USS Indianapolis

Discussion in 'History' started by Tartan_Terrier, Feb 26, 2006.

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  1. I've just finished reading 'In Harm's Way' by Doug Stanton, it's a horrifying story about an american cruiser that was sunk in the last days of the war. The survivors weren't rescued until more than four days had passed, and hundreds had succumbed to thirst or shark attack.

    Does anyone know of any similar stories involving British ships?
  2. There's a film about it called Mission of the Shark: The Saga of the USS Indianapolis.

    If I recall correctly, it's worth a watch.
  3. The skipper got charged for it in the end , he killed himself a few years later
  4. Yes, there was massive controversy at the time, the Indianapolis was on the return trip after delivering atom bombs to the US Air Force in the Pacific. The Naval hierachy were so keen to get a conviction on the Captain that they called the Japanese sub skipper to testify against him! (War was over by this point.) For not employing zig zag ASW tactics I think, could be wrong though. Very popular tactic from the brass as you may imagine but they got him with it.
  5. I remember watching JAWS the movie ,actor Robert Shaw ,his tattoo was questioned,the worst part of the ordeal was waiting for his turn to be pulled out of the water.
    the jap sub skipper backed the captain in court.
    Spielberg is about to make the movie of the lead up /sinking of the ship starring Russell Crowe and Tom Hanks - fair dinkum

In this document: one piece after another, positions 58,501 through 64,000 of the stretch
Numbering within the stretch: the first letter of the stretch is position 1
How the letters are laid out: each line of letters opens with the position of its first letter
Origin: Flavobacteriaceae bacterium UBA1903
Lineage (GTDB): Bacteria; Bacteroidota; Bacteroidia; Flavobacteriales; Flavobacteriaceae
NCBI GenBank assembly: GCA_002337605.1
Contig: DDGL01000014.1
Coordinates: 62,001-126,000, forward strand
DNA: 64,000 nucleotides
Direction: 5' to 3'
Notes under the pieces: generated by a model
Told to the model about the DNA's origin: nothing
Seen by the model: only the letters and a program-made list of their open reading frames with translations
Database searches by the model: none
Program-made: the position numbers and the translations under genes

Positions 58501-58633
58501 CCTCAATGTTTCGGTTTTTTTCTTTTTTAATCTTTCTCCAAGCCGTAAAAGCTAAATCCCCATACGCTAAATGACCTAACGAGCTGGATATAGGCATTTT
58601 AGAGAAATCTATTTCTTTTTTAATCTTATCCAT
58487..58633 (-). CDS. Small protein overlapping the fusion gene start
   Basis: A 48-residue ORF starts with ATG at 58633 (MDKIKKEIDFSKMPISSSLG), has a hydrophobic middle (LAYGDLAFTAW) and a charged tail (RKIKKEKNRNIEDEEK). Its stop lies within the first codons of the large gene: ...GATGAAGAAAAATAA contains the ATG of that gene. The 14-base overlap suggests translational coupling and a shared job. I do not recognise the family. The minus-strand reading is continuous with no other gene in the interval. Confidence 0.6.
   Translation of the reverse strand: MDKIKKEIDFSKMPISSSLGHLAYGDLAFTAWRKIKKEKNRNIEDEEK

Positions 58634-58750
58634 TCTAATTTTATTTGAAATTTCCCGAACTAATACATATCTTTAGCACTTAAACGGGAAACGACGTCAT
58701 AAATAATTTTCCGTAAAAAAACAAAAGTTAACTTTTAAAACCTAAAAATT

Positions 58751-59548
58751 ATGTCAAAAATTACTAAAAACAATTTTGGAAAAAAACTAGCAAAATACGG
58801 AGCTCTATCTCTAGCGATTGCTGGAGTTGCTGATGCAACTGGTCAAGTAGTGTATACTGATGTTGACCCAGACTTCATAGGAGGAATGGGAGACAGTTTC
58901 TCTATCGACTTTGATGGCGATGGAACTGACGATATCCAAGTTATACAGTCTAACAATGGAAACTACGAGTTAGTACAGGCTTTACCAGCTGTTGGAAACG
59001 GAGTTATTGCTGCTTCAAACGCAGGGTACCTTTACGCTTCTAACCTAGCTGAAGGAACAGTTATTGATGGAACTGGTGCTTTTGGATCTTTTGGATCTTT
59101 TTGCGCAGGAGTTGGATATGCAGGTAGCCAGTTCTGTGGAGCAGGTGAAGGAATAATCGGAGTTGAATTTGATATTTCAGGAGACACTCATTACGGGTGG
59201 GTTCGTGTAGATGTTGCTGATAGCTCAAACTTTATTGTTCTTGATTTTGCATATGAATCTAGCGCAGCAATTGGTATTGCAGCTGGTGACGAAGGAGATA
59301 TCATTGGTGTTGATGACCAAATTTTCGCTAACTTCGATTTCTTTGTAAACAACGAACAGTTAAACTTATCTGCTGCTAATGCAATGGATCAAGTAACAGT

6. Really? That'll probably be worth a watch.

    I had a look for 'Mission of the Shark' (as mentioned by Chalky), but could only find it on VHS.
  7. The sinking of the Indy was one of the darkest days in our naval history. Since the ship was on a classified mission, its position was never reported. Blaming Capt. McVey was an ancient and honored tradition known as "pin-the-blame on the donkey". Equaly tragic was the sinking of the USS Juneau, a light anti-aircraft cruiser near Savo Is. in the Solomons, killing the 5 Sullivan bros. The ships position was reported by an army B-17 bomber, but was not relayed properly, delaying the search. The real crime here was the design of the ships (Atlanta Class), lightly armored and top heavy, they were vulnerable to torpedoes and small-caliber naval gunfire. The two most senior US naval officers to die in WWII, Adm. Norman Scott, and Adm. Thomas Callaghan, were both killed aboard these ships. (Atlanta, San Francisco).
  8. Had the priviledge of going aboard the USS Sullivans, a DDE, when we were operating out of Londerry. I believe that the tradgedy was the reason that brothers, fathers & sons are not allowed to serve on the same ship or unit in the US. Also heard that not all the sons in a family can serve
  9. The rule you're thinking of: The Sullivans' Law, was never actually passed by our lawmakers. Keeping family members split up is more general policy, than law. (goes for marrieds too) All sons can serve, as long as they are not fully responsible for the welfare of the family. (both my sisters sons were in the army at the same time). It's different for married couples, as the military takes care of the spouse. I haven't been in uniform for years, so this may have changed, in light of current events.
  10. No need to watch the film now or read the book :evil:
  11. McVay committed suicide in 1968 - more than "a few years later".

    It should also be noted that despite what happened, his rose to be a Rear-Admiral in the USN before retiring in 1949.
  12. Read the book and watch the film anyways - it's a good story about an awful incident.
  13. The movie about the USS Indianapolis, Mission of the shark, Ive got it on VHS 8) .

    They got torpedoed after shipping the nuclear bomb to a yank base.

    Mad the bit when they started drinking the seawater.

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